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unpredictable sources. We ask, “How shall we cure cancer or prevent monogolism?” Immediately we realize how much fundamental biology we still do not know, the more elusive because we are beginning to understand the magnitude of the problem.

This is all preface, and the statesman might reply: “I have heard all this before, and I might almost be willing to believe it. Nevertheless, to paraphrase Mr. Johnson, are we making the most effective allocation of our resources for the public good? Are we doing all we can to 'make sure that no lifesaving discovery is locked up in the laboratory? How can we achieve the most constructive ‘payoffs in terms of healthy lives for our citizens??" If we can reach these questions in an atmosphere of sober inquiry, and allay any mistrust that they might be intended to undercut the support of basic science, we will have reached the most important purposes of these hearings, and of the continuing dialogue that should follow.

These are questions of technological development, not of basic science, though these functions are profoundly interconnected. Many discoveries in physical science have resulted in practical utilities rather quickly; it took only 6 years from the first observation of nuclear fission to proving how to make the earth uninhabitable, and hardly longer to go from the principle of the transistor to portable TV. Can we not emulate such rapid progress in the health field? What are some of the difliculties and challenges in the health field? Can we also foresee some of the stressful and unwanted side effects of some branches of health technology?

May I first comment on some of the difficulties and obstacles. Some of them are unfair burdens to place uniquely on biomedical science when they reach some of our most pervasive social problems. Nor can we consider the manipulation of human nature in a vacuum that ignores religious and political controversy about its proper bounds and some of the most poignant ethical and moral concerns for life and death. We are charged to comment on obstacles to the utilization of scientific knowledge for the individual and social good. Some of us have read into this charge the implication that as scientists we might be diverted from the laboratory to implement social change, more bluntly that our science budgets should be divided to help pay for these applications. I hope this is an obvious absurdity; but our concern for an absurd implication should not deter scientists from displaying any insight they can muster to help show what should be done.

The homeliest examples may be the most instructive. It takes very little biological science to know that babies who do not get enough to eat are unlikely to develop into healthy, socially well-adjusted and economically productive adults. Throughout the world—and still even in this country-there are at least a few children who are not getting the benefit of this scientific information, because their parents can't afford it. As important as I believe the furtherance of basic science to be, if I had to choose between it and the applied science of feeding hungry children. I would choose the latter. But I would also ask why that particular choice was obligatory; why is it not made over a wider range of priorities?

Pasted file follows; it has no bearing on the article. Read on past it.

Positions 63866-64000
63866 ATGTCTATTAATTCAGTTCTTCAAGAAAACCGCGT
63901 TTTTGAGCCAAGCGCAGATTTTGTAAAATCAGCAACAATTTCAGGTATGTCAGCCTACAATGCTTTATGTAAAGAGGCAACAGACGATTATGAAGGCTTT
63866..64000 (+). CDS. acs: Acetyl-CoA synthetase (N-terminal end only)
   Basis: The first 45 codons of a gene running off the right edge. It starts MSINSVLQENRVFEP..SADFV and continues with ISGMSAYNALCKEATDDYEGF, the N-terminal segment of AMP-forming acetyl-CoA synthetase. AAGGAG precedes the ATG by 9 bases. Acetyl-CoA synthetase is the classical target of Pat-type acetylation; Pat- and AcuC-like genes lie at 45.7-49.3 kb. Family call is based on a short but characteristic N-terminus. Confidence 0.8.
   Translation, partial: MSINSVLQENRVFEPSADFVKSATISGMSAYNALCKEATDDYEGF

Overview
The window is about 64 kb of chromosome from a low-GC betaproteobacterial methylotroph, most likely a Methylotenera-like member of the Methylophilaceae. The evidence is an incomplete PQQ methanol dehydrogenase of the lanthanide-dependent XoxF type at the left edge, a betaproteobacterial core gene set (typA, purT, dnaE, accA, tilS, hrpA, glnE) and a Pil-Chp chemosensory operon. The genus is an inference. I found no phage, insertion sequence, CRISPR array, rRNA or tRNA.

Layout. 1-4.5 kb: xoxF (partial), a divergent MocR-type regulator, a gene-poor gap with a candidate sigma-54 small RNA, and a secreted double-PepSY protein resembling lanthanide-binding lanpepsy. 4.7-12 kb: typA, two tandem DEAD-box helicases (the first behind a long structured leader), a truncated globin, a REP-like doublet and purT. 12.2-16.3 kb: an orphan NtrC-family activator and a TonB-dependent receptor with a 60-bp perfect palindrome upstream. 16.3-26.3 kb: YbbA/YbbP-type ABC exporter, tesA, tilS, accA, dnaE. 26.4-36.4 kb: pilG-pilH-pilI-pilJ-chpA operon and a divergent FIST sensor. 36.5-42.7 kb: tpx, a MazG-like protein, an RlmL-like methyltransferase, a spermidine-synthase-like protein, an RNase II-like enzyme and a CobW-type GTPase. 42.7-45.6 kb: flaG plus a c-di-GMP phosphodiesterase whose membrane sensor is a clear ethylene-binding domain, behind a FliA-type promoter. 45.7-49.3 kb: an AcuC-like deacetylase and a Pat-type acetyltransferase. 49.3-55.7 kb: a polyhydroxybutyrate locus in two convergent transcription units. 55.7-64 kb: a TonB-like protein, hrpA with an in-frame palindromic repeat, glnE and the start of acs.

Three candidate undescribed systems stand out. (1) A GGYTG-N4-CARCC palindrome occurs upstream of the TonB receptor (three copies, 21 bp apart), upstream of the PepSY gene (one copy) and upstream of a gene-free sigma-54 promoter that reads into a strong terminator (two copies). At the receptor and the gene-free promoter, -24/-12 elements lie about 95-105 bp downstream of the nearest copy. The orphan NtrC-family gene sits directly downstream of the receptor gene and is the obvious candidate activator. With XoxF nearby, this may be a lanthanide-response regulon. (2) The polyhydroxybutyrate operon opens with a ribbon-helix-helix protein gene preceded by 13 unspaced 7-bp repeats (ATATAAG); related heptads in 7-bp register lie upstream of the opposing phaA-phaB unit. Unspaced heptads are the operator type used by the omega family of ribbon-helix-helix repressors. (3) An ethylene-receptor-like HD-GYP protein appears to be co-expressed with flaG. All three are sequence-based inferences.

Only a question of scale distinguishes this question from many others of economic allocation. Some hundreds of patients with kidney disease are still dying each year essentially because they can't afford an

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artificial kidney machine. It is also true that we might be unwise to sink all of our resources into this year's technology, when it is adVancing rapidly. But meanwhile, there is a simple economic discrimination for the chance to live. Is this a problem chargeable to biological research? If we deal with it on the customary scale for basic research, the cost will inevitably be several hundred more lives than if we gambled a few hundred millions of incentive money to distract some mechanical engineering inventiveness into kidneys away from washing machines.

This does illustrate one of the main problems of health technology: How to provide economic incentive for a new industry, and how to relate Federal support on issues of human life and health to a body of talent which is now embedded in profit-oriented commerce.